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Judge refuses to dismiss Lockport candidate's First Amendment lawsuit

A federal judge has refused to dismiss a $100,000 lawsuit filed by a political candidate who claims his free speech rights were violated during the 2013 election campaign.

David J. Mongielo, who has a long history of run-ins with the town government, ran for Lockport town supervisor as a Conservative in 2013. He lost to the Republican incumbent, Marc R. Smith, who is now the town's economic development director.

During the race, Mongielo self-published a free newspaper that accused Smith of "ballot manipulation."

The paper also carried an advertisement for a fundraising event to benefit the South Lockport Fire Company, of which Mongielo was then a member.

But not for long.

According to the lawsuit, the fire company's then-president, Peter Smith - no relation to Marc Smith - suspended Mongielo on Election Day 2013 after Marc Smith threatened to cut the fire company's aid from the town. Mongielo immediately resigned from the fire company and has never been reinstated.

The town did not reduce its funding for the fire company.

His lawsuit contends his resignation was forced and resulted from retaliation for Mongielo's exercise of freedom of speech.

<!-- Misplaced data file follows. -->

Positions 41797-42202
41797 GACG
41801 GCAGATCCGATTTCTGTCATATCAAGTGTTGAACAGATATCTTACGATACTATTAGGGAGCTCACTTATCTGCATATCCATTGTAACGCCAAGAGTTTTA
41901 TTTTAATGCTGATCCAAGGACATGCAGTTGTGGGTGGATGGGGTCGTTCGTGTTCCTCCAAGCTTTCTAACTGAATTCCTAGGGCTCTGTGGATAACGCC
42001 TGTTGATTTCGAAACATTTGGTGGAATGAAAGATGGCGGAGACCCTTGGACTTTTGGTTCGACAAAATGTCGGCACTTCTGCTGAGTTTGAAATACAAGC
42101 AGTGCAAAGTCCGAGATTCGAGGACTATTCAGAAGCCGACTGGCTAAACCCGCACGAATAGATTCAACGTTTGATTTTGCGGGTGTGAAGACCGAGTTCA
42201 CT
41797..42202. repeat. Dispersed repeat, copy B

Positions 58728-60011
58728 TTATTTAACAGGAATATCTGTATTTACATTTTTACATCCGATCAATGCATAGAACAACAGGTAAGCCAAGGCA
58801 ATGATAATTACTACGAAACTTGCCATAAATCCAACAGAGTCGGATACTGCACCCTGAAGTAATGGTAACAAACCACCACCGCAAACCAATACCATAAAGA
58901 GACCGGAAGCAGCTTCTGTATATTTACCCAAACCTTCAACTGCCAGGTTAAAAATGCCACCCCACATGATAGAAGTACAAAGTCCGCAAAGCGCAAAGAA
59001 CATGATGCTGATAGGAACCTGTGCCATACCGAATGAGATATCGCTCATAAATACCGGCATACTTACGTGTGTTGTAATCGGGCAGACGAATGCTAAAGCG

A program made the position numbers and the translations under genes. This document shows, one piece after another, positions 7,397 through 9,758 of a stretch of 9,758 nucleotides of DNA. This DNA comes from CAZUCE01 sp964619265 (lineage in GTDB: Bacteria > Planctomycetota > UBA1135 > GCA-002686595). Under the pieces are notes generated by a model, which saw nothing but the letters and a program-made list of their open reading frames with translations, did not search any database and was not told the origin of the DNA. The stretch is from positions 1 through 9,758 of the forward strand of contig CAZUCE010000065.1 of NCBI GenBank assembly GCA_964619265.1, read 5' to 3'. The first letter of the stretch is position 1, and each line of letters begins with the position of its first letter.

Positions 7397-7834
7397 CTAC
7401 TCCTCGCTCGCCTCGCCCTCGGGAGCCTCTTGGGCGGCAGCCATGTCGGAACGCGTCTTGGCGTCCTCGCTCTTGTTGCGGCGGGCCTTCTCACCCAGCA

"He was suspended. That's the retaliation," said James M. Ostrowski, who's Mongielo's attorney. "Whether they carry out a threat doesn't matter."

Mongielo filed suit in U.S. District Court last November, three years after the alleged incident, against Marc Smith, Peter Smith and the South Lockport Fire Co., seeking $100,000 plus punitive damages.

U.S. District Judge Michael A. Telesca rejected the defendants' effort to have the case dismissed in a May 16 ruling.

The case may turn on a text message Peter Smith sent to Mongielo on Election Day 2013.

According to the lawsuit, the text said, "I hate to do this but I feel I need to suspend u until Friday when we have a special ex meeting. I ts over the articles/ad in the community news. Judt  got off phone with marc smith and his council is all over this. If we don’t act I’m afraid the situstion will only worsen. So for now please stay away per your suspension. We will discuss it further on Friday."

Peter Smith's lawyer, Eric M. Gernant, acknowledged in his written answer to Mongielo's complaint that Peter Smith sent a text to Mongielo, but denied that Smith told Mongielo that the supervisor had threatened the fire company's town funding.

Daniel T. Cavarello, attorney for Marc Smith, denied in a court filing that the then-supervisor threatened South Lockport's funding. He argued that Smith couldn't have taken unilateral action against the fire company, and at any rate, the fire company had a binding contract with the town to receive its annual stipend.

"The legal relationship between the Fire Company, Marc Smith, and the Town Board may ultimately foreclose (Mongielo's) claim against Marc Smith," the judge noted.

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